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Elephants Trunk Nebula
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Elephant's Trunk Nebula

June 4, 2008

NASA's Spitzer Space Telescope image of a glowing stellar nursery provides a spectacular contrast to the opaque cloud seen in visible light. The Elephant's Trunk Nebula is an elongated dark globule within the emission nebula IC 1396 in the constellation of Cepheus. Located at a distance of 2,450 light-years, the globule is a condensation of dense gas that is barely surviving the strong ionizing radiation from a nearby massive star. The globule is being compressed by the surrounding ionized gas. The dark globule is seen in silhouette at visible-light wavelengths, backlit by the illumination of a bright star located to the left of the field of view.

The Spitzer Space Telescope pierces through the obscuration to reveal the birth of new protostars, or embryonic stars, and previously unseen young stars. The infrared image, which transforms the dark cloud into a 'flying dragon,' was obtained by Spitzer's infrared array camera. The image is a four-color composite of invisible light, showing emissions from wavelengths of 3.6 microns (blue), 4.5 microns (green), 5.8 microns (orange) and 8.0 microns (red). The filamentary appearance of the globule results from the sculpting effects of competing physical processes. The winds from a massive star, located to the left of the image, produce a dense circular rim comprising the 'head' of the globule and a swept-back tail of gas.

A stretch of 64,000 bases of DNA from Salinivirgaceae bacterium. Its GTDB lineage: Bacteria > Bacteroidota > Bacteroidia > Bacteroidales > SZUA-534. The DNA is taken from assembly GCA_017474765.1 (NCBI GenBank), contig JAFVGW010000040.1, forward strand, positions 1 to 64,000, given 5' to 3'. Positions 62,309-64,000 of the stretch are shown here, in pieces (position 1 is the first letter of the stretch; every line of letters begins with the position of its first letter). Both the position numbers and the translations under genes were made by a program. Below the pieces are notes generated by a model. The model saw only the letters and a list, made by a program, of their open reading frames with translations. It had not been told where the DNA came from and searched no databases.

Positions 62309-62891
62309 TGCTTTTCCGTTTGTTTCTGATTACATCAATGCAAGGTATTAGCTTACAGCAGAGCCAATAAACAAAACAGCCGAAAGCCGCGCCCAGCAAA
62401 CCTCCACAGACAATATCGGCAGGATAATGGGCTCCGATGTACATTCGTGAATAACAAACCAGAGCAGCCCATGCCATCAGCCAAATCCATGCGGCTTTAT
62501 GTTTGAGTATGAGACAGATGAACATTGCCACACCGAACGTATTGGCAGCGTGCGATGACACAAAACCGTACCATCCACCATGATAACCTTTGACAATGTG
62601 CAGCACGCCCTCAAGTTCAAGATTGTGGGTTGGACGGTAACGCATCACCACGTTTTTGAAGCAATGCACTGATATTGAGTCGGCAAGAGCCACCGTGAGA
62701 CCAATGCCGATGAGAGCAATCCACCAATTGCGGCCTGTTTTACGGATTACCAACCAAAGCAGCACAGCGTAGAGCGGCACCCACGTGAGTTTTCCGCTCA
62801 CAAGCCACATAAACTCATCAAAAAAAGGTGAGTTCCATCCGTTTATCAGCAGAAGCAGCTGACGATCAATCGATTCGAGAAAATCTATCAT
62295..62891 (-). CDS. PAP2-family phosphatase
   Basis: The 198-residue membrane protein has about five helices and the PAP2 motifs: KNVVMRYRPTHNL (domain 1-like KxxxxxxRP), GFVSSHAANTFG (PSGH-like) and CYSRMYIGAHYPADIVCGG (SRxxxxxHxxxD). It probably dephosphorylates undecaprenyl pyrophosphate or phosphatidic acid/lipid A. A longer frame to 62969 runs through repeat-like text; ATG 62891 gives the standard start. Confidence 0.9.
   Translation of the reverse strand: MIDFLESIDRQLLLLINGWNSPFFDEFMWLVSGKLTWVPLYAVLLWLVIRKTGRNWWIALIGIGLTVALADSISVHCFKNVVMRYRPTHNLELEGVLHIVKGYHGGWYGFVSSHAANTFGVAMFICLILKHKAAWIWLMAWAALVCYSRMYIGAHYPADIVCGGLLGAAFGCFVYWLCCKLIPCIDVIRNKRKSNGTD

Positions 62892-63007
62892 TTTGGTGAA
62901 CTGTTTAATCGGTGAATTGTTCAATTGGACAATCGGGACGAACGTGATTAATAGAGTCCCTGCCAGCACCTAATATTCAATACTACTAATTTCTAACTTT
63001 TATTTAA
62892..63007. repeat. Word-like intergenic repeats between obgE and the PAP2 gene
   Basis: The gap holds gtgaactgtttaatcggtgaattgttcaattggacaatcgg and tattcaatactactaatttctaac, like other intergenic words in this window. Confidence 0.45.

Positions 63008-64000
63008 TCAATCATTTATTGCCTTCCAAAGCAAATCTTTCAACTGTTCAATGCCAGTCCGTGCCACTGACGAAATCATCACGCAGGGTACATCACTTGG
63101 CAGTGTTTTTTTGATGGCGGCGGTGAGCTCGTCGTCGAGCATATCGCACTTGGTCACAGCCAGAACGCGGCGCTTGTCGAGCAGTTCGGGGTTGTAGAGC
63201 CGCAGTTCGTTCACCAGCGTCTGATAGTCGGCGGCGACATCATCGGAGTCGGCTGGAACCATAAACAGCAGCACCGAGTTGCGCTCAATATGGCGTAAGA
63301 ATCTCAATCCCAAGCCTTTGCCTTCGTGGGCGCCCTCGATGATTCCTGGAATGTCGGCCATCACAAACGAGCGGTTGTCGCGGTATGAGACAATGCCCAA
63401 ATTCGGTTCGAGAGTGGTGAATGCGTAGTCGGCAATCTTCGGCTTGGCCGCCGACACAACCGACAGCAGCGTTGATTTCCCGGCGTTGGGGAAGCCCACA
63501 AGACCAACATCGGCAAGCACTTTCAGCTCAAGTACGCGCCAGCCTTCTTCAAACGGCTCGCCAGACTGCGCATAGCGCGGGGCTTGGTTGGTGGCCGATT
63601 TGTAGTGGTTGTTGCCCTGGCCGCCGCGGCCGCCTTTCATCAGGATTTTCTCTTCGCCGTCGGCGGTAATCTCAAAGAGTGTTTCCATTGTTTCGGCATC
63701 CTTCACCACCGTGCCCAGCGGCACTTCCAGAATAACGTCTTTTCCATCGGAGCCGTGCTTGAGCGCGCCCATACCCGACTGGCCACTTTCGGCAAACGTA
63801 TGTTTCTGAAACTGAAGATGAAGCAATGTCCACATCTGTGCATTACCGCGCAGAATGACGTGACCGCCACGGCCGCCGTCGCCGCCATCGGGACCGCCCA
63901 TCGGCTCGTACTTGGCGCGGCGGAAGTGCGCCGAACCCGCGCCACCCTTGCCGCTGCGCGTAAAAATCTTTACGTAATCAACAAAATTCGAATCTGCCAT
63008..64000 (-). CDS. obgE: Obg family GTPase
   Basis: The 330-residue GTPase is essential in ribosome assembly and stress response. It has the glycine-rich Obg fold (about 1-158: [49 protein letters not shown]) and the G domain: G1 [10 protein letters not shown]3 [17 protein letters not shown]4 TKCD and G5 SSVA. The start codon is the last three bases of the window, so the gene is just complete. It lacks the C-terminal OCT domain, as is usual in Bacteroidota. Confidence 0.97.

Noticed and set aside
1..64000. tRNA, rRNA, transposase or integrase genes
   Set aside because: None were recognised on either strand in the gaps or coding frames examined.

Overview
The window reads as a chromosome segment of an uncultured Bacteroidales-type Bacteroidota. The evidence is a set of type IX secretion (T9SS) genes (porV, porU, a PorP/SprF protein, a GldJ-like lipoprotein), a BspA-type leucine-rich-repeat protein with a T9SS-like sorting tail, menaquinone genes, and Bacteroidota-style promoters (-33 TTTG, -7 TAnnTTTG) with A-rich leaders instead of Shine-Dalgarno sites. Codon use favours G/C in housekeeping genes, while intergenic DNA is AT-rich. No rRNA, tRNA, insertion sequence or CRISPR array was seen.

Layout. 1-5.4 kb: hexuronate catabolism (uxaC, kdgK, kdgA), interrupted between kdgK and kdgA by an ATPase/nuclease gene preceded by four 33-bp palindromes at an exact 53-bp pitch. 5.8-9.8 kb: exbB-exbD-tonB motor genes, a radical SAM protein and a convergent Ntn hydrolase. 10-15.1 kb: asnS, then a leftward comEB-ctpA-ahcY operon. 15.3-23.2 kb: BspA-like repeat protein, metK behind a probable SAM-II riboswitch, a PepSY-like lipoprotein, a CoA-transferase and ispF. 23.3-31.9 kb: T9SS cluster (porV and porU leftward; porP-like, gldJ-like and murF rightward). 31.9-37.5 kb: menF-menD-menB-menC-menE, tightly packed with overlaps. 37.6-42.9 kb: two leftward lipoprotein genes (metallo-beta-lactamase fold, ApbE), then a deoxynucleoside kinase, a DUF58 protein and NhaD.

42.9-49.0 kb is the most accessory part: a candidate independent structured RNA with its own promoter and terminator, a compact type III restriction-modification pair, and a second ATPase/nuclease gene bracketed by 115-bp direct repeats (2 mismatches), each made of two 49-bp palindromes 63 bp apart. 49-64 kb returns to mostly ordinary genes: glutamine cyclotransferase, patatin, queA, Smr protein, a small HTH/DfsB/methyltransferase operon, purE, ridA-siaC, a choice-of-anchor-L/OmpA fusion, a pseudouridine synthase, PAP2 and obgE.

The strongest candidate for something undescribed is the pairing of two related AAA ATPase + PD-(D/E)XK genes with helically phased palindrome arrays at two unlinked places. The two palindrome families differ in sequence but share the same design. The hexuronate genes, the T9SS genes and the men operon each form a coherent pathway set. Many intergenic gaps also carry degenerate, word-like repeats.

A pair of young stars (LkHa 349 and LkHa 349c) that formed from the dense gas has cleared a spherical cavity within the globule head. While one of these stars is significantly fainter than the other in the visible-light image, they are of comparable brightness in the infrared Spitzer image. This implies the presence of a thick and dusty disc around LkHa 349c. Such circumstellar discs are the precursors of planetary systems. They are much thicker in the early stages of stellar formation when the placental planet-forming material (gas and dust) is still present.



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